Nothing of particular interest at the Glico and souvenir shops, just lots of tiny knick knacks and novelty snacks like this infamous boob pudding. Apart from the omiyage shops, the rest of the ground floor was taken up by a large food court, which was rare, except in touristy places like this. Though we hadn’t had the time to look through, the upper floors at Diver City seemed to house lots of budget international clothing brands.

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Gimmicky omiyage.

Just past the food court, we found the exit to where the life sized Gundam was displayed. We last saw the Real Grade 1/1 Gundam Project in Shizuoka just before the March 11 disaster. It had reportedly sustained some damage in the earthquake. I’m not too familiar with Gundams, but from my layman observation there were some minor differences, such as the decals being different.

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The life sized Gundam has been relocated here.

Having the Gundam settle at Odaiba seems like a conscious effort to promote tourism, both local and overseas. It probably explains the choice of tenants at Diver City too. For those who want to take home a piece of this particular Gundam, there’s a small trailer truck just beside the statue selling exclusive goods pertaining to the Real Grade Gundam.

There’s also a Gundam museum upstairs and a small Gundam Cafe and Shop just beside the statue. We checked out the Cafe and Shop but there really wasn’t much inside at all. It somehow even managed the amazing feat of being less stocked than even the AKB48 Cafe Singapore, back when that was still around.

There were just a few general Gundam themed goods for sale, while the “cafe” portion of the shop was really just a drinks and snack counter which doubled as the shop’s cashier. All they sold were coffee, churros and the Gundam Taiyaki that we had seen in Akihabara. Fans looking for a Gundam dining experience will want to check out the Tokyo or Akihabara Gundam Cafe and Bar.

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Part of Gundam Front.

Headed over to the other side of Odaiba where Decks and Aqua City are located. This is the more scenic pier area facing Tokyo and the Rainbow Bridge. Definitelya the more couple-ly  side of Odaiba, with lots of boutiques and restaurants facing the waterfront. It’s a popular spot among Tokyoites for wedding banquets. The Partire Tokyo Bay Wedding Village where you can plan and hold the actual wedding is conveniently located on Odaiba too.

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Outside.

Spotted a Lego Land on the second floor of Decks, but rather than a full theme park like the one in Malaysia, it was simply a small Lego branded amusement center. Headed upstairs to show the rest the quaint Daiba Itchome Shotengai, a period themed shopping district which I had came across earlier this year with Gage. Itchome Shotengai attempts to mimic a 1960s Japanese street, except that it is located on the 4th floor of the Decks mall.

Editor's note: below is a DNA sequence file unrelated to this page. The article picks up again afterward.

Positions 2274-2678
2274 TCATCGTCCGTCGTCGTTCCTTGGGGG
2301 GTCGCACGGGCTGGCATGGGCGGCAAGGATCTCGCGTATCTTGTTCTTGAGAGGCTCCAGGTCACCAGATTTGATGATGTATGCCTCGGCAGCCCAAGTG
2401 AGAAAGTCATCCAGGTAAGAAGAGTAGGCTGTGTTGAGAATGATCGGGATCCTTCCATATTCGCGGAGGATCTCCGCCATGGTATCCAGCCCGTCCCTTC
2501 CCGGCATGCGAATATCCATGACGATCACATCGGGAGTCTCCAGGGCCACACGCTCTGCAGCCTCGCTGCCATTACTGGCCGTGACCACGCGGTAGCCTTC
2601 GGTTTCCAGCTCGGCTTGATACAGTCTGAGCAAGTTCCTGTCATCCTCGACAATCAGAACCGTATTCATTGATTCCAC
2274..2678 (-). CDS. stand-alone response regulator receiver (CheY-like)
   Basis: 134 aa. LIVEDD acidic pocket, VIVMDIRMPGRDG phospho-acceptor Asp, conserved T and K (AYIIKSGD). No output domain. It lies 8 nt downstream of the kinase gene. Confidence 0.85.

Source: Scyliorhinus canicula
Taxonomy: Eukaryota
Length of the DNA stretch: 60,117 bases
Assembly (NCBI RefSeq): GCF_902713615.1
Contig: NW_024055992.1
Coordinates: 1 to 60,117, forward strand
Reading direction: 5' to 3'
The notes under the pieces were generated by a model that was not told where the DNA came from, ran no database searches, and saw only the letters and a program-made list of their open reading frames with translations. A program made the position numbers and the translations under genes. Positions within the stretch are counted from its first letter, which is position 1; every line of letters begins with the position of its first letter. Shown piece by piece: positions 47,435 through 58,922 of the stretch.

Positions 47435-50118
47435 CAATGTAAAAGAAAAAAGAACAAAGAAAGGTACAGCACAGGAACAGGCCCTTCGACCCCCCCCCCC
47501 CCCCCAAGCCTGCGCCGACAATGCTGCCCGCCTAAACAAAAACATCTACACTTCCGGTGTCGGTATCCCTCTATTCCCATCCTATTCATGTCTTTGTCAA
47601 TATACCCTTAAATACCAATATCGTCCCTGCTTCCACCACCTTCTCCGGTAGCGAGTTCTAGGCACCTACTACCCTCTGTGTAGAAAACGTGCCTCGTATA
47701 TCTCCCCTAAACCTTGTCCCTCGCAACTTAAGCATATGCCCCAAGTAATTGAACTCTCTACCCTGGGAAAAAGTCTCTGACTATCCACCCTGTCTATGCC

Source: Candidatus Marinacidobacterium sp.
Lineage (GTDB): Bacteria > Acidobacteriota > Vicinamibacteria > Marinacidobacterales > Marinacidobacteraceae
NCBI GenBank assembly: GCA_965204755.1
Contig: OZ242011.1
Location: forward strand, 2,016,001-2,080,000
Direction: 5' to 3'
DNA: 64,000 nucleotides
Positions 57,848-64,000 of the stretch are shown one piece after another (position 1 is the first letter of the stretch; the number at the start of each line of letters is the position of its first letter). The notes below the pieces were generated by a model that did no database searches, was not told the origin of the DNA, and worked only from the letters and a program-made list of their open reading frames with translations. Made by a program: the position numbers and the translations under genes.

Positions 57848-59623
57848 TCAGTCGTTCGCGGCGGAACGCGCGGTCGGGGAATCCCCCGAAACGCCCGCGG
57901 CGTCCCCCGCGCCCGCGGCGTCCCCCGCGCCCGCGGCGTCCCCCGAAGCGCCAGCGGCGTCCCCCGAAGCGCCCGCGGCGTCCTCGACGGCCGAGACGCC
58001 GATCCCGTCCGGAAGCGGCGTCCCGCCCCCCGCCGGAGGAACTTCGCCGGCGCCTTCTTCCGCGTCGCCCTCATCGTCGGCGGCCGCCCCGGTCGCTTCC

There are quite a few interesting things to see around the shops at Itchome Shotengai. The novelty stores here carry snacks and goods from decades past. There’s also an old amusement center, with old mechanical arcade and pachinko machines, as well as video games from the 70s and 80s. No doubt a nostalgic experience for older visitors.

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Odaiba Itchome Shotengai.

Was telling Randy that it would be totally idealistic, coming to these sort of places for dates. One ought to be envious that there are no shortage of such places in Japan, whereas most Singaporean couples would be hard pressed coming up with new places to visit or impress their dates with.

Even after visiting Tokyo this many times, there are always new places to explore and new sights to see. But those who’ve been to Japan would realize that pretty much every scenic or touristy attraction in Japan doubles as a popular date spot for locals. There are an infinite number of things to do here as a couple, but only so many you can visit alone without feeling out of place. Yes, Japan is made for dating.

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Classic amusement center.

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Old school vending machine.

Found a space dedicated to photobooths at one corner. Rather than the Japanesey, gyaru booths of the past, the current models went with a western photo shoot and fashion magazine theme full of Made In Japan English. Was quite intrigued so took a look inside.

The few that are exported overseas didn’t have a thing on the new ones here. The booths come with their own translucent umbrella setup for some nice soft lighting and judging from the Canon EFS lens sticking out, there was probably a DSLR in there. Pretty sure there are all sorts of algorithms built into the machine to help automate the photo “-shopping” processing too.

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All sorts of new purika machines.

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Amazing.

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DSLR in there.